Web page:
“Now is the time for the Congress to show the world that America is committed to ending illegal immigration and putting the ruthless coyotes, cartels, drug dealers, and human traffickers out of business,” Trump said.

[Trump’s call for unity likely to ring hollow among Democrats]

Republican members hooted and cheered those and other hard-line immigration lines as they stood to praise their unlikely leader just over two years after he stood outside the Capitol and vowed to end what he called an “American carnage” rooted in illegal immigration, crime, drugs and violent gangs. Some Democrats, however, booed.

Two weeks after the halfway point of his current term, Trump’s overall assessment of the country since his chilly January 2017 inauguration address is less gloomy — except on the intertwined issues he returns to again and again as he looks to keep his conservative base energized: illegal immigration and his proposed southern border wall.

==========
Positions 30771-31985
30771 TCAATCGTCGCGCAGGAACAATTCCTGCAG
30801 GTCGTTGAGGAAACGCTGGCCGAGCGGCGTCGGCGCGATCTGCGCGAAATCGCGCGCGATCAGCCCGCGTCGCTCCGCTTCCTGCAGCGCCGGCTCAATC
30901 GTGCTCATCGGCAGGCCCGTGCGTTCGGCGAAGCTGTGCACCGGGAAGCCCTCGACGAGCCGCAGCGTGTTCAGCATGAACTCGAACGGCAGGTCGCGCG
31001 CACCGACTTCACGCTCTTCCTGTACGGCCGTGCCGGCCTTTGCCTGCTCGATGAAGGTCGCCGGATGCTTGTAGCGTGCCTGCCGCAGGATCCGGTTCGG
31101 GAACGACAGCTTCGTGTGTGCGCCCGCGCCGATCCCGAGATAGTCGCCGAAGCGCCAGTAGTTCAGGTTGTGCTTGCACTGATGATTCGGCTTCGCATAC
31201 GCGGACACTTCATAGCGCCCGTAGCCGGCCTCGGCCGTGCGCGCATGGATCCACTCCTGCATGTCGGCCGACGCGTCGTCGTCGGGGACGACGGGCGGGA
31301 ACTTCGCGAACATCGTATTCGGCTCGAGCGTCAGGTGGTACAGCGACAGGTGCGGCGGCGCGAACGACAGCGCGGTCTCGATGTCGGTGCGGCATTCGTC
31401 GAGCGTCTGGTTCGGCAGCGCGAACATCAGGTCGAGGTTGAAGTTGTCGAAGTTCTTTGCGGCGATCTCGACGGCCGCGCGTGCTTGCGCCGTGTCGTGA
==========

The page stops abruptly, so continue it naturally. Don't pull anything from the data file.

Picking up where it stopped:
“This is a moral issue. The lawless state of our southern border is a threat to the safety, security, and financial well‑being of all Americans. We have a moral duty to create an immigration system that protects the lives and jobs of our citizens,” President Trump said, echoing 2016 Candidate Trump and likely the version of himself who is expected to seek a second term.

Dr. Jekyll and Mr. Hyde

The president’s address, at times, had a Dr. Jekyll-and-Mr. Hyde feel. That’s because of its contradictory mix of calls for Democrats to support rather than continue resisting his policies and what amounted to the kinds of hard-line immigration rhetoric that have caused them to label his border wall “immoral.”

“The agenda I will lay out this evening is not a Republican agenda or a Democrat agenda. It is the agenda of the American people,” said the president, wearing a bright red tie and his usual crisp white shirt under a dark suit. “Together, we can break decades of political stalemate. We can bridge old divisions, heal old wounds, build new coalitions, forge new solutions, and unlock the extraordinary promise of America’s future. The decision is ours to make.”